Naga Chokkanathan

Archive for October 2016

I must admit that I bought this book (Saint George: Rusty Knight and Monster Tamer) mainly for its cover. It looked so good (like a comics book cover), I wanted to find out what’s inside.

This book is a collection of funny short stories about Saint George: a strange character who sleeps for a week and then works(!) for a week, taming monsters.

Yes, it is a dangerous job; but George has a secret weapon against those monsters which help him tame them easily. Everyone respects him because of this unique skill, and he is recruited by the King, as a minister for the Environment.

But, what is that secret weapon and how did George get it? You should read the book to find out, at least the first chapter. After that I am sure you will complete rest of the chapters: George may have his own (funny) weaknesses, but he manages to win every challenge thrown at him.

While John Powell’s wonderful, comical descriptions of each character make it an enjoyable read. The text is easy to follow for the target audience, illustrations accompanying the text are simple and neat.

George is not a contemporary character. But, the author intelligently uses modern descriptions and examples to describe the ancient world. This style suits this book because of its humorous nature.

One word of caution: You need to have some background about England, its counties to understand some of the jokes. My daughter (12 years) found it difficult to follow.

You can read more about this book here: http://forums.onlinebookclub.org/shelves/book.php?id=88763

I learnt about Haiku poems in my college days. Their short form and the unique way of expressing everyday moments was fascinating. I even tried writing few Haiku poems in Tamil. I sent one of them to my favourite writer Sujatha and asked him, ‘do you think this fits under the Haiku Grammar?’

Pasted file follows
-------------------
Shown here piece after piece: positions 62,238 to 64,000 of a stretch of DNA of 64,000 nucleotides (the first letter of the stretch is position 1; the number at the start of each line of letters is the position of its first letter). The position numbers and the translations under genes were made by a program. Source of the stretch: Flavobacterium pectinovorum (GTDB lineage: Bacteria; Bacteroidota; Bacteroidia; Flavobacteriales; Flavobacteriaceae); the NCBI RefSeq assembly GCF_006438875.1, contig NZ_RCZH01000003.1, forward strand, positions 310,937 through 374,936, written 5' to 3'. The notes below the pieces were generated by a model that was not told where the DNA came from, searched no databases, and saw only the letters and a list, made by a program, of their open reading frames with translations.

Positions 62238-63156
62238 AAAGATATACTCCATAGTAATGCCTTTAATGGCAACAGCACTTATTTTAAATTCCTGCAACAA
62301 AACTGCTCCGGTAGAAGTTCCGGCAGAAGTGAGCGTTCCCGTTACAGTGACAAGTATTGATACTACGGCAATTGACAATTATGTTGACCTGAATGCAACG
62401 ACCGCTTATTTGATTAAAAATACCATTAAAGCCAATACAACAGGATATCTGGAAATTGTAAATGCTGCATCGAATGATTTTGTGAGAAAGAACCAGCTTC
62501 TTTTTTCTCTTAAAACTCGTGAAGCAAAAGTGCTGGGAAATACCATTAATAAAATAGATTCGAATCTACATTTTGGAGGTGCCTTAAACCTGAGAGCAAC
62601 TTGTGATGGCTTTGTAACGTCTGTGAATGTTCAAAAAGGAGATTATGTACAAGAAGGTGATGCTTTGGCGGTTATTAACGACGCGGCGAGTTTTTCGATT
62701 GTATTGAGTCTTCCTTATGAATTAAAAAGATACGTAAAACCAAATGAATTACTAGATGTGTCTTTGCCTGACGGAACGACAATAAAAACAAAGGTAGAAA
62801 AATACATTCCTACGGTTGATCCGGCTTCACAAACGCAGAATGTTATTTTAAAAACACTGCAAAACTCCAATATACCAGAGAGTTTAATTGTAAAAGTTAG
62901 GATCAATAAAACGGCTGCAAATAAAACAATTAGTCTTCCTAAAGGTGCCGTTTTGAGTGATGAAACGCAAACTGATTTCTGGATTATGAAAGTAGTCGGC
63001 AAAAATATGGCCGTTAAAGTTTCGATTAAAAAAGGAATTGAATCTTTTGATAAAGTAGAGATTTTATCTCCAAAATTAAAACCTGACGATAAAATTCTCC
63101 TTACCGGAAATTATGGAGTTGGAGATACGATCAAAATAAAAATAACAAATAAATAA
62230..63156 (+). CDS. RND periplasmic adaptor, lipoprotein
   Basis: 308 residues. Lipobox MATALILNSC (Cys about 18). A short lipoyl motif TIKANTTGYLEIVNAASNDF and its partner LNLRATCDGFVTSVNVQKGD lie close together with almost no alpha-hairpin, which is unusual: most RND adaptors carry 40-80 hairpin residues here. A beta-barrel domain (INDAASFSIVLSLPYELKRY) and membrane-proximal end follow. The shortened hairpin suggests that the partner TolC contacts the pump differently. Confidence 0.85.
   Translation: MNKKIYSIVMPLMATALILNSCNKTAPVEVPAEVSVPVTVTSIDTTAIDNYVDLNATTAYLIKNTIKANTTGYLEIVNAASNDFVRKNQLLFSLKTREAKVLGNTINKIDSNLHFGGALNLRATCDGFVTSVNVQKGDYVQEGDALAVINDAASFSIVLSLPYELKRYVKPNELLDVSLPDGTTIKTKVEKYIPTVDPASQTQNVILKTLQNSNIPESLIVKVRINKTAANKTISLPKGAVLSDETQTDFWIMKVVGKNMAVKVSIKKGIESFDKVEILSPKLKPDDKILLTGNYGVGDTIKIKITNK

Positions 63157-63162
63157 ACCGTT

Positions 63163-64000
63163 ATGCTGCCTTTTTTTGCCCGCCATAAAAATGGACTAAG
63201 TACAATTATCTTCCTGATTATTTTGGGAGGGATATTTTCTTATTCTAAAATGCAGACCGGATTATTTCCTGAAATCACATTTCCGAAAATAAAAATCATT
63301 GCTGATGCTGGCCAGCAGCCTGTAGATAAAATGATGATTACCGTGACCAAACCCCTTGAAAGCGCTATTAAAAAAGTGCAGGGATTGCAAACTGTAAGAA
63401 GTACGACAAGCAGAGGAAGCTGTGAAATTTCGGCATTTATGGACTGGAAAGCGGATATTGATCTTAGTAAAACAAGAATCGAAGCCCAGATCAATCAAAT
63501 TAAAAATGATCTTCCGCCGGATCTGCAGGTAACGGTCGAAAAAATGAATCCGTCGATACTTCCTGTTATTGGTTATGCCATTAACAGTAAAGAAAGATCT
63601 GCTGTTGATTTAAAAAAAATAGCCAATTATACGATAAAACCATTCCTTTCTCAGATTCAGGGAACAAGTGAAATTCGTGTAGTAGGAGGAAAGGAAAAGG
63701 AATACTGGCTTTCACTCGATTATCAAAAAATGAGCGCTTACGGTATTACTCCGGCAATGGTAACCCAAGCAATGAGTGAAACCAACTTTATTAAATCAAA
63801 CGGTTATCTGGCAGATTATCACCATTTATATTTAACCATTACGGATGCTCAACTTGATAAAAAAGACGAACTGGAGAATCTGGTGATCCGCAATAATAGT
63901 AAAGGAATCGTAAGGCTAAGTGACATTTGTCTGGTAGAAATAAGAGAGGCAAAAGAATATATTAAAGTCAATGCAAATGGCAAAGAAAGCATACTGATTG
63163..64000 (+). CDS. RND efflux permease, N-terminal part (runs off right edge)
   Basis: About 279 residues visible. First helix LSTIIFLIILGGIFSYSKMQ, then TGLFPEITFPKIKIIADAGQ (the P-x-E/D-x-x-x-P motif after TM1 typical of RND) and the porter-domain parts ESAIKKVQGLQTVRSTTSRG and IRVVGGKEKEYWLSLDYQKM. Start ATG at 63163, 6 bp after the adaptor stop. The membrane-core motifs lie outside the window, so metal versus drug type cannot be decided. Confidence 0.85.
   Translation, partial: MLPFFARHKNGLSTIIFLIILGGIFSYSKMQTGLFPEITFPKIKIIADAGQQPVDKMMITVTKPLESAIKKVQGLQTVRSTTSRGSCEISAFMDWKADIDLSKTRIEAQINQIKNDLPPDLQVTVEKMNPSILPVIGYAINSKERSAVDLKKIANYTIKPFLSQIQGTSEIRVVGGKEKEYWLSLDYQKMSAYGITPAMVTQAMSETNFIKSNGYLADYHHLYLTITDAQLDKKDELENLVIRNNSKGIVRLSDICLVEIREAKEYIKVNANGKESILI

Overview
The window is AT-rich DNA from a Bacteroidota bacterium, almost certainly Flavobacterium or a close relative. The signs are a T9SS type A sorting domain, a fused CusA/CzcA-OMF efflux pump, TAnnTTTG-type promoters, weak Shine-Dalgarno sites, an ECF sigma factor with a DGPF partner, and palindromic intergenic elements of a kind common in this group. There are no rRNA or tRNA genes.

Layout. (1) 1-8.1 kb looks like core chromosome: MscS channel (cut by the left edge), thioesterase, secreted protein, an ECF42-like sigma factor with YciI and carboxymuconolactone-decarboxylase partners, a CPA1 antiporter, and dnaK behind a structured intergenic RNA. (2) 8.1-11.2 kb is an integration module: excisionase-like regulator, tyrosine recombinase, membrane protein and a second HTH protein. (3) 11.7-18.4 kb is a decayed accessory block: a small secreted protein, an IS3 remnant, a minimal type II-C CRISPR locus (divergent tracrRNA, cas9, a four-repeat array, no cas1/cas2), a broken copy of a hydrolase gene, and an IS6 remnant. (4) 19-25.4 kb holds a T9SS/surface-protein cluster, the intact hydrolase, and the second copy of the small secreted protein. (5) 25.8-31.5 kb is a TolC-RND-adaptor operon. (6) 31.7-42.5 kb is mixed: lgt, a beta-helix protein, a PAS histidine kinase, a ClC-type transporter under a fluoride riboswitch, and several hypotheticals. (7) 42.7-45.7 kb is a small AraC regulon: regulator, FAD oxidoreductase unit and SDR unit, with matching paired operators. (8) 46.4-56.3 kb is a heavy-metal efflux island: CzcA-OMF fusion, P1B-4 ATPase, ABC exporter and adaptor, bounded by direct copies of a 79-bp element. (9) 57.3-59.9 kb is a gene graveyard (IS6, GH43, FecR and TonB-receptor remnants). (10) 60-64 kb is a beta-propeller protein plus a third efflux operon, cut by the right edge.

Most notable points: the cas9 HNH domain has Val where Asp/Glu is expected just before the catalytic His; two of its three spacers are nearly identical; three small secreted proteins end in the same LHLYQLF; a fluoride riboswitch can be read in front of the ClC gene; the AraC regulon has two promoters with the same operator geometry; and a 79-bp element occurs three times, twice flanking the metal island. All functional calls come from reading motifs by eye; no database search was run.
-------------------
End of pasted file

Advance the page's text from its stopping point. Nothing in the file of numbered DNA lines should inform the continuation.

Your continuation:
Why should I ask this question to Sujatha?

He wrote a fantastic book on Haiku. So, I wanted to know if I had understood it right.

Sujatha sent a simple response, ‘If you had actually experienced what you had written in this poem, it is Haiku. Else, it is not.’

Jack Cantwell’s book “Life Expressed in 25 Words or Less” brought back those memories of Haiku writing.

Technically speaking, Jack’s poems can’t be called Haikus, because they don’t fit the meter for Haiku. But, he has set up his own rule (25 words or less) for writing these poems. Even though the meter is different, the impact created by these poems remains the same.

A few people run away the moment you mention ‘poetry’ to them. But Jack’s poems will keep them hooked because they are so small, simple and straightforward. But at the same time, you will have a lot to think after reading them. They will remind you some incident from your own life, and you will start writing your own word picture (an excellent term I found in the book.)

Jack has shared the background stories about how some of the poems in the book were written. I liked them, but reading poems directly (without the background stories) was a better experience!

You can read more about this book here: http://forums.onlinebookclub.org/shelves/book.php?id=88810


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